I am taking the liberation, authorization and the courage to relate the above mentioned connection Between נח and אברהם, and do the same connection between Rabbi Nuchem Rosenberg and sages of previous generations. Because we don’t have an אברהם in our generation anymore.
We all know the pain and suffering that the בעל שם טוב (Baal Shem Tov) endured while teaching the world of chassidus. We all know that in the late 1700’s the Baal Hatanya was tortured by מתנגדים (anti-chassidus movements), when at that time Lithuania was the center of the מתנגדים (opponents of חסידים Hasidism), and Rabbi Shneur Zalman faced much opposition. In 1774 he and Menachem Mendel of Vitebsk traveled to Vilna in an attempt to create a dialogue with the ווילנער גאון who led the מתנגדים and had issued a ban against the חסידים, but the ווילנער גאון refused to see them and they had to leave town in order not to get stoned. In his seminal work, Tanya, he defines his approach as "מוח שולט על הלב" ("mind ruling over the heart/emotions").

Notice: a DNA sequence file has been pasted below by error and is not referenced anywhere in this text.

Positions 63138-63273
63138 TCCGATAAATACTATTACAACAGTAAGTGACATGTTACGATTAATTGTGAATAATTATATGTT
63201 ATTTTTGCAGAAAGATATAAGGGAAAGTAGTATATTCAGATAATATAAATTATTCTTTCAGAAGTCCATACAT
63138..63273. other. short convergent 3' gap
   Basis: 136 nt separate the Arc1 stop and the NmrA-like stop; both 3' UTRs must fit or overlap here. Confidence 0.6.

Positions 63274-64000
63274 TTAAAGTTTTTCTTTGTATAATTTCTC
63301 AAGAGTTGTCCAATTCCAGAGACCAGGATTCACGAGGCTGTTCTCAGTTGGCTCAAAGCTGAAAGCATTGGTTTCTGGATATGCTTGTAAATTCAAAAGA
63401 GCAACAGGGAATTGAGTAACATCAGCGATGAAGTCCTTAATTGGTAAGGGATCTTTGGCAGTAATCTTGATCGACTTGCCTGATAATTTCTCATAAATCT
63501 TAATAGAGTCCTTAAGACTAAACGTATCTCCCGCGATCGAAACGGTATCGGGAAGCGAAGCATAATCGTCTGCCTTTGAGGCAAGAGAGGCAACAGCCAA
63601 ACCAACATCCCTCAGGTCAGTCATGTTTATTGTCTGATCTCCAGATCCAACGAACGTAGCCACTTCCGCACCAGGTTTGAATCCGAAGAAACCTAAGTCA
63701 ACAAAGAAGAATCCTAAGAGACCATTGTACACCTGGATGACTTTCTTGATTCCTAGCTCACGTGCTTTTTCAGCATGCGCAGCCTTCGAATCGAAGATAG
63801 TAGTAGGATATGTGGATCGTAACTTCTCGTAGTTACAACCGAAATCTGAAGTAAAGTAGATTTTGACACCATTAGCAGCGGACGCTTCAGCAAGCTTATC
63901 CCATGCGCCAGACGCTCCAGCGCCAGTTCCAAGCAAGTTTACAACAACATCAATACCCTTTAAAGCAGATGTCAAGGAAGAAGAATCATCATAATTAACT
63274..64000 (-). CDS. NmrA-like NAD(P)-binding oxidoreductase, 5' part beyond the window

In 1797 following the death of the ווילנער גאון, leaders of the Vilna community falsely accused the Hasidim of subversive activities - on charges of supporting the Ottoman Empire, since Rabbi Shneur Zalman advocated sending charity to support Jews living in the Ottoman territory of Palestine. In 1798 he was arrested on suspicion of treason and brought to St. Petersburg where he was held in the Petropavlovski fortress for 53 days, at which time he was subjected to an examination by a secret commission. Ultimately he was released by order of Paul I of Russia. The Hebrew day of his acquittal and release, 19 Kislev, 5559 on the Hebrew calendar, is celebrated annually by Chabad Hasidim, who hold a festive meal and make communal pledges to learn the whole of the Talmud; this practice is known as "Chalukas Ha'Shas" He was also arrested 2 more times at later dates, by people who did not like his wiews of torah which we now know is pure and holy!